Ashlyn Poole

Generative Art

Database Memorial

This was a two part, semester-long project for a generative typography class: a technically oriented typeface design, and a conceptual application of that design as a part of a generative artwork. My goal for this first step was to design a typeface entirely using Javascript code. I used the p5.js library extensively throughout this project.

A screenshot of the final letterforms inside Adobe Illustrator. They are built out of semiround lines, moving across the final letterform in a strict grid. Curves are drawn with differing lengths of these lines throughout the body of the final letters.

Before I began to code the final typeface, I mapped out a blueprint for the letterforms based on a shape I knew was easily drawn, repeatable, and simple to manipulate. While there are some minor variances in the final design (most notable in the lower corner of the N), this blueprint would end up as more or less final.

I named the typeface "Encrypt," as I thought it carried a bit of a cyberpunk retro aesthetic. I initially toyed with a green aesthetic, but this did not suit the serious tone of the final design. Once the above proof of concept was coded featuring increasing widths, I began to build the final design, featuring a variable width setting for both the left and right sides of each character.

I knew early on that if I planned to randomize color output, I had to be careful to keep things in a cohesive range or else things would quickly get out of hand. I explored what it might look like to contain the variables to different limits, and ended up with a somber color scheme I liked that would fit the final design—built using two color variables for the red and blue values inside the RGB color space.

For part two of our assignment, I was asked to use my typeface as an element of a generative design using an external source of data. I chose to use the Washington Post's Police Shootings Database for my project. Since 2015, they have kept a list of every fatality caused by a police officer in the line of duty. When I initially pulled the data in May of 2021, 6,211 people had been killed. They track the name, age, location, and race of the deceased, as well as the exterior circumstances of the shooting, such as whether the person was armed, attempted to flea, or showed signs of a mental health episode.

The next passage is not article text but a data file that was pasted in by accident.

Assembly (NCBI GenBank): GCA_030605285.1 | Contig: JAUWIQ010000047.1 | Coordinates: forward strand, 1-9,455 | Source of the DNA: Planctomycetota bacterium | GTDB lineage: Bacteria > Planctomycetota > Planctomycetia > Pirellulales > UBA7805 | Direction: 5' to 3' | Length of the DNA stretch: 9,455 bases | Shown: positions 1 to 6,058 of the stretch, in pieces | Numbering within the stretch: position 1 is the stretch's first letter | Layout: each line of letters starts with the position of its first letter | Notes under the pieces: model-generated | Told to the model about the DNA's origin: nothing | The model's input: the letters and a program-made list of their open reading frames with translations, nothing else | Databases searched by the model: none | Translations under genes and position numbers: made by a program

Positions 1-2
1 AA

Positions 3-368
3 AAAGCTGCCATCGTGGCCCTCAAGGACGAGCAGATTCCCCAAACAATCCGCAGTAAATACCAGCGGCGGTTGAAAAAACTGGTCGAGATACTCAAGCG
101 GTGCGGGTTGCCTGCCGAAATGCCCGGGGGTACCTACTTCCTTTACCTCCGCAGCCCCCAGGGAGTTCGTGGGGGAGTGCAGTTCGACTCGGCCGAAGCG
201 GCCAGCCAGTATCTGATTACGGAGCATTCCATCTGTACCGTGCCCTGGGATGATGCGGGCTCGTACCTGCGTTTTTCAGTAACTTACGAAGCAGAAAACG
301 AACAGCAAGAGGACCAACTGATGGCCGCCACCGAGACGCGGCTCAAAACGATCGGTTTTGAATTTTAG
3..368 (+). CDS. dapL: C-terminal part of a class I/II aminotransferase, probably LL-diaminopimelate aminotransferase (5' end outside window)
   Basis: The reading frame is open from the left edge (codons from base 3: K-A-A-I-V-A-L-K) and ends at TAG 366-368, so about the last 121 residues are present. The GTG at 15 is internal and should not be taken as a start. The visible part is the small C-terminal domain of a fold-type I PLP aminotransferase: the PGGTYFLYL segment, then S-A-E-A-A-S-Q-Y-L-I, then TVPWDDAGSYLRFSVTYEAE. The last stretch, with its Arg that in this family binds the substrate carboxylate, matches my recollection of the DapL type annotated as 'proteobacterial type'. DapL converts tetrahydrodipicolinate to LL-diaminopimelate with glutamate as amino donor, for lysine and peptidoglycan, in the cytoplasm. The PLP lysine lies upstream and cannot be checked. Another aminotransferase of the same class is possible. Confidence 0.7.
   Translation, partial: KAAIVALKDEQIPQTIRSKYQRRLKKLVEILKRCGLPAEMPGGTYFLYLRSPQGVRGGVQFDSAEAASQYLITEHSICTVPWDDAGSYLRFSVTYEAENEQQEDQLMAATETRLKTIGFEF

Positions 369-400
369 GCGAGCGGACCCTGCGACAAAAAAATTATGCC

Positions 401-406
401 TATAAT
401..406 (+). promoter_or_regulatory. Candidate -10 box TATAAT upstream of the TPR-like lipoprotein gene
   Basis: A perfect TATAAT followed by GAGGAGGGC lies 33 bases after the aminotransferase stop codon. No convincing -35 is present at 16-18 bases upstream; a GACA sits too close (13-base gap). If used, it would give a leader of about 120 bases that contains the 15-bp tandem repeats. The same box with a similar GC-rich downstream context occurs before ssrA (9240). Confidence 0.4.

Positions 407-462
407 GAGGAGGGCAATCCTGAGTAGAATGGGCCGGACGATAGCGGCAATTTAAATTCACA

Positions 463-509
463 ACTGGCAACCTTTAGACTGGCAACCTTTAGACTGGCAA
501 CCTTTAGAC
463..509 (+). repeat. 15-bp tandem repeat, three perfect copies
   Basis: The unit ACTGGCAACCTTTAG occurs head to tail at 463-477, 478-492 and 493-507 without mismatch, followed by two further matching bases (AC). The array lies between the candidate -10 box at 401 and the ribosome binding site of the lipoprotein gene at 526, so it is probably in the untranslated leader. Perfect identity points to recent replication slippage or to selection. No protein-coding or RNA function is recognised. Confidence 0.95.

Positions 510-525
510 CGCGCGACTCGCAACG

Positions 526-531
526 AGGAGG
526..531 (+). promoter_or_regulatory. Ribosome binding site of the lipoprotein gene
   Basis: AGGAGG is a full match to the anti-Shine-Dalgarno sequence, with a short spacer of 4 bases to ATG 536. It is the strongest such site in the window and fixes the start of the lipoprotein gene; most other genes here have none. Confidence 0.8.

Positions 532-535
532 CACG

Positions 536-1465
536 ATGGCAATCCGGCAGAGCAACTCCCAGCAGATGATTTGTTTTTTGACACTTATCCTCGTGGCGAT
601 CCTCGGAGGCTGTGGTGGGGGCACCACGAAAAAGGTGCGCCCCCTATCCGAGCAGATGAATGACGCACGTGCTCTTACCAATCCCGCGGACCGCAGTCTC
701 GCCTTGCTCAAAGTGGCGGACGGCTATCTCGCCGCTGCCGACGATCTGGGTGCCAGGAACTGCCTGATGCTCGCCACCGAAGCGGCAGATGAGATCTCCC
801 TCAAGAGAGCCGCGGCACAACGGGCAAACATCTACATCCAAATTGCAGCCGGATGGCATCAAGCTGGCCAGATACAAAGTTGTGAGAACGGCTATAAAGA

I explored different ways to present this data through quick experiments. In the prototype above, I wanted to highlight just how few of these deaths were filmed with bodycam footage, meaning we have no story other than the official narrative as given by the officer responsible. When the background is white, there is known bodycam footage of the event.

An example of the syntax I came up with to parse the data. It reads: 2018-04-28: Shukri Ali Said was 36 years old when she was shot by police in Johns Creek, GA. The date and location of the event, as well as the name, age, and gender of the person are labeled.

Integrating data as personal as this into a project like this has huge implications. I began to approach this data cautiously, figuring out how I wanted to represent the individuals who were involved in the most respectful way I could manage. I chose their name, age, and gender identity, as well as the date and location of the event. The Washington Post uses this database to map out an epidemic, showcasing the nature of police brutality on a macro scale. I decided that I wanted to show the individuals who were direct victims.

My intent with the final poster generated above is to memorialize individuals. It selects from the database at random, choosing people who died at the hands of police violence. It is indifferent to the official police story, ignoring factors such as whether or not the person fled or was armed. It simply acts as a memorial to lost lives. It uses somber colors in honor of those who were killed, and features two panels: a side column that lists names on their own, and a list of individuals and their final moments.